The head of the Catholic Church in Western Australia is the Most Rev. Dr. Gibney, D.D. This reverend gentleman has shown an estimable devotion to his cause, and his labours in this colony have been untiring, and filled with laudable earnestness. Many monuments of his sojourn and influence are apparent, and under his special guidance the Roman Catholic denomination has increased tenfold. Bishop Matthew Gibney, D.D., was born in County Cavenagh, Ireland, in 1839. When his dawning reason enabled him to look out over the fields of life to choose that in which he would most love to work, his eyes rested with gladness on the Church. There, he believed, was sphere for altruistic labour where temporary aggrandisement had no place, and where unselfishness and devotion to one's fellows, and charity, embraced life's Alpha and Omega. He determined to enter the Roman Catholic Church as a novice, and, if worthy, to eventually be ordained and live as one apart from men, but yet labouring day by day to benefit them. In the abstract, this is the very ideal of life. With such a noble resolve ever before him the lad pursued his studies, and then entered All Hallows College, Dublin. There, separated from the busy, jostling crowd, he laboured constantly to prepare himself for his life's mission. He strove to cast aside as much as possible the allurements of the world, and to purge from his mind the passions which annihilate so many beings. Those "fond offences" which cling so pertinaciously to man must be cast out, or, at least, made subservient to the dominant object of the young student's future. In 1863 he was ordained into the priesthood at Dublin, and in the same year he came to Western Australia to apply his energy and his earnestness in the service of his Church. He had now left all his old associations and his previous life far behind, and he set to work with untiring constancy in this young land. Quietly and without ostentation he toiled year by year in Perth, and his greatest happiness was attained when he observed some visible result. Often he had to endure hardships enough, but being strong and fearless they troubled him not. Conscious of his own rectitude and high purpose, he went about among rich and poor propagating his Messages of Peace.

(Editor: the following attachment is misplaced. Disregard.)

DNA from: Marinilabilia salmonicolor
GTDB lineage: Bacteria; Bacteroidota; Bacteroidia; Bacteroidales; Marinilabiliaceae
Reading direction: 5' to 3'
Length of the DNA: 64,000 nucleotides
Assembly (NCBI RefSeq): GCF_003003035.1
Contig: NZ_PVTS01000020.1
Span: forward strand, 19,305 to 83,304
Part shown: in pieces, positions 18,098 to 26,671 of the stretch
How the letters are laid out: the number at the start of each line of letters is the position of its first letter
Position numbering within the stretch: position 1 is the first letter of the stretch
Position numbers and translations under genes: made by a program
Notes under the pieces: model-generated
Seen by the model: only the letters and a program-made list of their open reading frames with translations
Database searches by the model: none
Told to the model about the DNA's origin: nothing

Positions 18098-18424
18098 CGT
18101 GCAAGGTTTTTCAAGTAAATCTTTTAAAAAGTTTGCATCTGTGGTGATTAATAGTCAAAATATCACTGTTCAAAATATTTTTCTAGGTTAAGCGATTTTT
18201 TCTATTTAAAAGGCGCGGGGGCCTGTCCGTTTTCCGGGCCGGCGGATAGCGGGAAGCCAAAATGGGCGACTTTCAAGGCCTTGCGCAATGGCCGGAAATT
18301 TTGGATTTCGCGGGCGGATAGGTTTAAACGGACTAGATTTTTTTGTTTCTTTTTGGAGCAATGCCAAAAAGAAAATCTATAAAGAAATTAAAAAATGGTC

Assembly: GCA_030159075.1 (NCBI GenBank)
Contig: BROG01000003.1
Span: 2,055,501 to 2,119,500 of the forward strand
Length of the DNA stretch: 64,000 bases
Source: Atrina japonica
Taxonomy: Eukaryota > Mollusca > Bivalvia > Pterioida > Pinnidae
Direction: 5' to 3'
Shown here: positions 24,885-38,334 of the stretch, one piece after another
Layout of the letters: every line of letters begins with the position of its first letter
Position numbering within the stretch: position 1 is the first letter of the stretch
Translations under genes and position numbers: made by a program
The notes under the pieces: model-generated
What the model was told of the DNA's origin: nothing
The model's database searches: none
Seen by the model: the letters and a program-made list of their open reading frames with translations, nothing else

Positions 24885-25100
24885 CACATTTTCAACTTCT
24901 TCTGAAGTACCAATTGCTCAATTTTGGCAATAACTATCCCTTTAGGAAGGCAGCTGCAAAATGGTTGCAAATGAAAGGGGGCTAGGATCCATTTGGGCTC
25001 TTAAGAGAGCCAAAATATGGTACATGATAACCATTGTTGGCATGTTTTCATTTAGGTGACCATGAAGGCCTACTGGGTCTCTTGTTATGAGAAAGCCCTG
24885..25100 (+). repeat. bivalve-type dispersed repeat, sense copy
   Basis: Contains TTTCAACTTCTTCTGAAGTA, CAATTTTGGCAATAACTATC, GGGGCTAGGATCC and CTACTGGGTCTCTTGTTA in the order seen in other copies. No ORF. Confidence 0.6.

The first distinguishing and apparent memorial of his Australian career lay in the establishment of an orphanage for poor boys. He obtained from the Government a grant of land at Subiaco, and erected suitable buildings upon it. The boys received a splendid education and religious instruction at the orphanage, and were taught avocations which would be useful to them when they became men. Much of the large grant of land was cultivated by the lads, and thus their lives were made as happy as possible in the absence of the much-loved and well-remembered home influences. The Boys' Orphanage still carries on its altruistic work. So successful was this endeavour that Father Gibney turned his attention to orphan girls. He worked eagerly to open an orphanage for them, and was at last successful, and now many little waifs live happily in their orphanage, tended and taught the most useful lessons of life by Sisters of Mercy. If for nothing else these two institutions merit for Father Gibney blessings from every West Australian.